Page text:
LOS ANGELES -- Ned Colletti envisioned taking the Dodgers to the World Series when he took the general manager's job. He didn't envision going through bankruptcy first to do it.
But you play the hand you're dealt. Colletti has assembled four playoff teams, survived a change in ownership and taken the brunt of criticism from fans -- fair or not -- during the down years. Now, he again has the Dodgers within four wins of the World Series.
Colletti and his staff have made the most of Guggenheim Baseball Management's deep pockets, the ownership group that bought the team from Frank McCourt in 2012, skillfully utilizing the trade and free-agent markets.
"We're able to do what Guggenheim wanted us to do, which is make it as good as you can as fast as you can for as long as you can," Colletti said Wednesday, as the Dodgers prepared for their third National League Championship Series in the last six years. "They were obviously very supportive in a number of ways. To be back here is special."
In 2006, Colletti's first year as a general manager, the Dodgers tied for the NL West title and reached the postseason as the NL Wild Card. The club finished fourth in the division the following year, and then rebounded with consecutive trips to the NLCS.
But the 2009 postseason was blemished by the announcement of Frank and Jamie McCourt's divorce, which came on the eve of the NLCS against the Phillies.
From there, the Dodgers finished fourth in the West in 2010, third in '11 under new manager Don Mattingly and second in '12.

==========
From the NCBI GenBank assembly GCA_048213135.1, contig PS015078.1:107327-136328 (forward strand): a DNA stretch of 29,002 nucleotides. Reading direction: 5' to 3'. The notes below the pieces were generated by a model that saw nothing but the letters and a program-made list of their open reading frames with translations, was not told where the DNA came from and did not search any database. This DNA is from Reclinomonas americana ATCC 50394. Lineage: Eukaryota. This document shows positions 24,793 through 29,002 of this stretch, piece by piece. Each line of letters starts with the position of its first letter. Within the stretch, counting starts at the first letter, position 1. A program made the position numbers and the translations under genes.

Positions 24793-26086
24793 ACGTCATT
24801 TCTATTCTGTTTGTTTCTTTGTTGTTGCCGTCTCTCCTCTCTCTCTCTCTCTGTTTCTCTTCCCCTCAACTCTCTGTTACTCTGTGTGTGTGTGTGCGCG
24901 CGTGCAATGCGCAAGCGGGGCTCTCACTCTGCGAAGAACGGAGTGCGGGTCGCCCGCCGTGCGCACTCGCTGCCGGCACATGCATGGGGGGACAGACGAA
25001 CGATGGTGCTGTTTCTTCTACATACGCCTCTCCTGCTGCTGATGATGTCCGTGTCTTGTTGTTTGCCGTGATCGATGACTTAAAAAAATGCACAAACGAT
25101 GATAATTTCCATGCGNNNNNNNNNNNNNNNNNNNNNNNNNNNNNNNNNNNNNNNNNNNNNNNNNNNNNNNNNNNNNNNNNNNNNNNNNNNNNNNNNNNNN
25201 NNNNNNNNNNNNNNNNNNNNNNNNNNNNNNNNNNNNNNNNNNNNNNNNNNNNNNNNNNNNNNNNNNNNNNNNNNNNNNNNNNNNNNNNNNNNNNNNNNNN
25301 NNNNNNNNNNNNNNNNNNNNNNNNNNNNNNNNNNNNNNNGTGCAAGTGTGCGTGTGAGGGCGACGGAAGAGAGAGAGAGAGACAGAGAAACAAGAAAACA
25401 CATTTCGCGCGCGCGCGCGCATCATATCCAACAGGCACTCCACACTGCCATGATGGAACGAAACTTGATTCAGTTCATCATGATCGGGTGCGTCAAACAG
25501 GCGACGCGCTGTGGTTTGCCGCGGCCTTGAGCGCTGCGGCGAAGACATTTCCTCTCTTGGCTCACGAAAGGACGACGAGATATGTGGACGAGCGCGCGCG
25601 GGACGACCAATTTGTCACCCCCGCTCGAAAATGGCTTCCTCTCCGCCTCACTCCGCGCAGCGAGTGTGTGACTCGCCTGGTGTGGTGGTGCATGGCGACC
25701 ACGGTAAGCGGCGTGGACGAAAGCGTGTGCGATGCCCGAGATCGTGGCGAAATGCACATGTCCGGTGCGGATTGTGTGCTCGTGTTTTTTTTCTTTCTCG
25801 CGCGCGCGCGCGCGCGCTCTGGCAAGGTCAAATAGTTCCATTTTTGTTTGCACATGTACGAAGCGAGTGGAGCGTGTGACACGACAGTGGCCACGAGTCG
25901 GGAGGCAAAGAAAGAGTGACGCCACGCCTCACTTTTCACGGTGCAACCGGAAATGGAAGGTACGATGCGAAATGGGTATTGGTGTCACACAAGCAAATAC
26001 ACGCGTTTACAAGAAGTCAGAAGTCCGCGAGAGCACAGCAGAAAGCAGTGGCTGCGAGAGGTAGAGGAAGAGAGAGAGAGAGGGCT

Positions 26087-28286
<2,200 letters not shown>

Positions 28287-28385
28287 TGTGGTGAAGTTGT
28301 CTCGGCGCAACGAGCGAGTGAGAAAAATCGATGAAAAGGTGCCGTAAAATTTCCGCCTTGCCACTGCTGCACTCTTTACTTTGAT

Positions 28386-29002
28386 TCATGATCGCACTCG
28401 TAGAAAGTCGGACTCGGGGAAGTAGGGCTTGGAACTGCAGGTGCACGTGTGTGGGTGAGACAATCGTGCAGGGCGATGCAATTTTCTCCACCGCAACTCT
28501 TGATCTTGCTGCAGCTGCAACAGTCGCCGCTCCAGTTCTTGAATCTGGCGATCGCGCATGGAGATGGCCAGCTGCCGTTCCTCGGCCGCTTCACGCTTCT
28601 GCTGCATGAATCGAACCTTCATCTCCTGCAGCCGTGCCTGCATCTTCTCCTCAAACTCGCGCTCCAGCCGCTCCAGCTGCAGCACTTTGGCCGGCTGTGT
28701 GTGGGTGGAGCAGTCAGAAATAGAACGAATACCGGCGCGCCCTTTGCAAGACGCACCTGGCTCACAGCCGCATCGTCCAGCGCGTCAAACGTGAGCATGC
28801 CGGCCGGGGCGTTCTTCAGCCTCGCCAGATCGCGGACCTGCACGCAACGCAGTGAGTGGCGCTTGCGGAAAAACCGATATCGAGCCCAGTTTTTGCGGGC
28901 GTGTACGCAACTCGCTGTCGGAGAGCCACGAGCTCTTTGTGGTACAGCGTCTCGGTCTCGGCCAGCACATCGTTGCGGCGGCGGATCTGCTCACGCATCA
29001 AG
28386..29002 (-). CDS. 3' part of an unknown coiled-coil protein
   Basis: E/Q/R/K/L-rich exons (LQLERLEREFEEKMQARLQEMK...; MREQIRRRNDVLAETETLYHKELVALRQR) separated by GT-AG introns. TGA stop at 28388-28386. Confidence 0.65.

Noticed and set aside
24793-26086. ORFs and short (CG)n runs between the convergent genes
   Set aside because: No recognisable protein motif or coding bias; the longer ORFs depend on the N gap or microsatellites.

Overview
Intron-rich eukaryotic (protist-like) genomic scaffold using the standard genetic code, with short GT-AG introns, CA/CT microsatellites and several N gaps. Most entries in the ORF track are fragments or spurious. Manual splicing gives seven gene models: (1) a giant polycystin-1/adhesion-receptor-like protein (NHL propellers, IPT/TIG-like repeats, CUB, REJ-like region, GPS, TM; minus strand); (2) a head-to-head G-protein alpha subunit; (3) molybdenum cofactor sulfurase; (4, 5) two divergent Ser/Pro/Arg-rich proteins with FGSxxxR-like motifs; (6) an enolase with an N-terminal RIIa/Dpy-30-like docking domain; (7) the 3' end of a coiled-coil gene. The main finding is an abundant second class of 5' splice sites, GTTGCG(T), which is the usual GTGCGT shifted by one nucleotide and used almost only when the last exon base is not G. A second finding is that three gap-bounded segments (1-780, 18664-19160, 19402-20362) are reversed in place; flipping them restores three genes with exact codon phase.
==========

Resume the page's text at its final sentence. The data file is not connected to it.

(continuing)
"We took a step back for a while," Colletti said. "It wasn't like we were level and trying to win. We took a step back for a couple years at least."
Colletti took all the bullets during the lean years, although it was never clear whether he had the authority, or resources, to make the moves he believed were needed or hire the support staff he wanted. But Colletti persevered through those difficult seasons.
"It was a challenging time in a lot of ways," he said. "Educational, very educational. To have the opportunity that we now have is wonderful."
With Magic Johnson lending a winning reputation to the ownership group, and billionaire Mark Walter assuring there won't be any more debtor-in-possession loans needed to make payroll, Colletti has overloaded the roster with talent. The city has embraced Clayton Kershaw, Hanley Ramirez and Yasiel Puig. The stands are packed, authentic apparel is flying out of the team store and Chavez Ravine is again the place to be.
"It's cool for this city," Colletti said. "The city waited. The city went through a tough time as well. It's a positive for a lot of people, not just me, not just ownership, not just Donnie or the players."
The Dodgers were No. 1 in home and road attendance for MLB this year, but the level of excitement surrounding the club at home reached new heights in October during the NL Division Series against the Braves, when Juan Uribe -- a November 2010 free-agent signing who was a forgotten man until this year -- delivered a game-winning home run in Game 4 to clinch the series.
"The stadium was as loud as I've ever heard it," Colletti said.
Mattingly also went through those trying times following the 2009 season, first as a member of Joe Torre's coaching staff, then as his successor. But he has been reinvigorated by the current vibe.
"It seems like there is more of a buzz about this club," Mattingly said. "There's a lot of energy out there. You really can feel a difference. Maybe it's the whole circumstances of our new ownership group and what's gone on here the last few years. There's definitely an energy about what's going on out there."